WAM has also collaborated with IS 183 and Girls Inc. to offer acting classes to young women in the community.

When I tell van Ginhoven that I am a bit awed by all of the theater work, as well as all of the philanthropy, that WAM has under its belt, she laughs, and admits that her company has grown tremendously in its first 8 years.  “We’re pretty amazed ourselves at what we’ve accomplished,” she says. “We’re nothing if not ambitious.”

Still, by comparison to what she calls the “Big Four” theater companies in Berkshire County – Barrington Stage, Berkshire Theater company, Williamstown and Shakespeare and Co. – WAM remains a modest endeavor. But that works just fine with van Ginhoven. “We’re like the turtle and not the rabbit. We grow really slowly.”

The company’s 2018 theatre program will be announced within a few weeks, and in July at their yearly gala, WAM will announce the non-profit organization that will benefit from the production.  In the past, van Ginhoven was on her own selecting a beneficiary for the company’s donations. This year, however, WAM is forming a committee to decide which group will be selected. The committee, she says, will include an artist, a board member and a volunteer.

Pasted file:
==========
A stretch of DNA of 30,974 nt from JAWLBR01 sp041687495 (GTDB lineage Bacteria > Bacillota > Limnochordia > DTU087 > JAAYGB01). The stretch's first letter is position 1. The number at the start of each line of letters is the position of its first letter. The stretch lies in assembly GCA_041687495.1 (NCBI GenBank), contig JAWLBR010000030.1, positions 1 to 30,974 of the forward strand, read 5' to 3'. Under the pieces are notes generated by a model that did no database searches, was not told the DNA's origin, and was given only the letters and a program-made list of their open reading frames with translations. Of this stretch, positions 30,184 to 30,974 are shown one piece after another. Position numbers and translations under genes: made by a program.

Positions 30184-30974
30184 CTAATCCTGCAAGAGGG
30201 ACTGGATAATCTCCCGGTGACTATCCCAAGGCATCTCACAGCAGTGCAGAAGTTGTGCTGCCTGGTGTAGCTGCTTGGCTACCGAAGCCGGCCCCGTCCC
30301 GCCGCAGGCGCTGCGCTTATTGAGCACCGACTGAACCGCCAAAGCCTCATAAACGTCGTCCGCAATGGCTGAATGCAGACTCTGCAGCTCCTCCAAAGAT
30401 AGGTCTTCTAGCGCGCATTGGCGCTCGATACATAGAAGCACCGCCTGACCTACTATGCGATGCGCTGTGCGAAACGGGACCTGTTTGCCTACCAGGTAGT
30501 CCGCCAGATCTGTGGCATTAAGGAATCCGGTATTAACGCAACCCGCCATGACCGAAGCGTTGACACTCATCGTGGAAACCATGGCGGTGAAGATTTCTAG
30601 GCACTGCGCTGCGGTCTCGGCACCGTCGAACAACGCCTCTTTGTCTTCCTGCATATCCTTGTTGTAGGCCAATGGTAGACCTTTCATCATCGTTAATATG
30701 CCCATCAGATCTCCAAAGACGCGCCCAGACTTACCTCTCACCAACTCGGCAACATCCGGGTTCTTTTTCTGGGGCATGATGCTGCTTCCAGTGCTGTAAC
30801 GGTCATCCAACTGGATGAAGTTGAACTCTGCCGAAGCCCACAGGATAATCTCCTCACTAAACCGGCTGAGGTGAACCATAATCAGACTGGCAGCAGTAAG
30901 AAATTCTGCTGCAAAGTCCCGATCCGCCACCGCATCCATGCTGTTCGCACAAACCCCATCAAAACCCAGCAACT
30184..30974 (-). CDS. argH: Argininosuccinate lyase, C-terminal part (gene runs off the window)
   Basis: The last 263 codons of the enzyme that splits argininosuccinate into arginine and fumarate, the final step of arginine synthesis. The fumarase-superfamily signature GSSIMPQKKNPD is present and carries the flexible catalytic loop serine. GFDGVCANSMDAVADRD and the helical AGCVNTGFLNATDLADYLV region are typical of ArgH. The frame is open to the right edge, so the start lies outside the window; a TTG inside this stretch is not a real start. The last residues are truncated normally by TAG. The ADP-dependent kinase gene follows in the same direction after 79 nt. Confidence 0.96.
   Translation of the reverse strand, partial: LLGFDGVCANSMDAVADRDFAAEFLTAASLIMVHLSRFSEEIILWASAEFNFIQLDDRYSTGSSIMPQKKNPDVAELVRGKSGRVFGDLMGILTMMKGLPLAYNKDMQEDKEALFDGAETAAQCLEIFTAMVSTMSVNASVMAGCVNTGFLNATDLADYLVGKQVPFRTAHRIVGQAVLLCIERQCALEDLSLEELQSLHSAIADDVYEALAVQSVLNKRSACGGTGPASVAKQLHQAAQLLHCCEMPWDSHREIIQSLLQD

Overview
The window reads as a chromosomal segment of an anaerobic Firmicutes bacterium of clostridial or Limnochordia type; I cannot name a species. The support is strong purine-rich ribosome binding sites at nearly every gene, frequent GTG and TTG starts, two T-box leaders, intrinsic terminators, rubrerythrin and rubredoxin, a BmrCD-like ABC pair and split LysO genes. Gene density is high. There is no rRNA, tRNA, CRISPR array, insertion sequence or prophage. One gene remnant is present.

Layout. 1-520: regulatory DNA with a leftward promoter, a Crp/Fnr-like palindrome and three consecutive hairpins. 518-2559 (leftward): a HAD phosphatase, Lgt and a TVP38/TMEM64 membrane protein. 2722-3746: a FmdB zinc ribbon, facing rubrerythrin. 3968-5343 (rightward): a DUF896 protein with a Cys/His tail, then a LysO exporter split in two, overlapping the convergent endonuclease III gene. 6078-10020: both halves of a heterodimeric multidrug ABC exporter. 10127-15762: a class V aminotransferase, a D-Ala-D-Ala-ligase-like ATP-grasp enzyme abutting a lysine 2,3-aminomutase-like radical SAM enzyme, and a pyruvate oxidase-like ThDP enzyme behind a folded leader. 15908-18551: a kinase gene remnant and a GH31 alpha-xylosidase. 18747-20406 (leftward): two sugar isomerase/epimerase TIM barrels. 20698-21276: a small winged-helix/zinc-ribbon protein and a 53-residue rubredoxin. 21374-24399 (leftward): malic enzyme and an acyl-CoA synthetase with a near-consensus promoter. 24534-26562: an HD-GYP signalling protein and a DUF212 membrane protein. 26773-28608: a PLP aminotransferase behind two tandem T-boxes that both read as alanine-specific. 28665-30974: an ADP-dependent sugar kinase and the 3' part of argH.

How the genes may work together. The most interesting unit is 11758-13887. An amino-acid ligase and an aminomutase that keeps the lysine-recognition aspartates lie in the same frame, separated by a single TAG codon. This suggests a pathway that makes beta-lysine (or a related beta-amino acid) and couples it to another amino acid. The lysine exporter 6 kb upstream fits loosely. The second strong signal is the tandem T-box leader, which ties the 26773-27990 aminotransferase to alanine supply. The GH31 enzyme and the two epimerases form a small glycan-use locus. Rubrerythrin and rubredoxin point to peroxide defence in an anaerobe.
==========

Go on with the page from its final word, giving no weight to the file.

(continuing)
How does she go about selecting a play for WAM? Van Ginhoven says that she reads “a ton of plays, “ always on the lookout for scripts that feature women “trying to be authentic in leadership” roles. 

Her rule of thumb: “If I read a play and I get goosebumps, it’s in the pile” of possibilities. Then, she says, “it’s a question of when is the right moment” for a particular play.

She selected “The Last Wife” right after the 2016 Presidential election. The play’s themes, which focus on women’s precarious position in a male-dominated political world, fit the nation’s mood. “I had seen the play, and the day after the election, I was feeling so bereft.” Some aspects of the play angered her; some thrilled her. In the end, she decided it worked, and it did.

This year, however, she admits to be being confused about how WAM should respond to the events surrounding the “Me Too” campaign, and the nationwide groundswell of feminist activism against sexual harassment. “There has been so much conversation. We are thrilled for this conversation, it’s long overdue, but what does it mean for society and for how young men and women are supposed to behave? Nothing is black and white, as much as I wish it were.”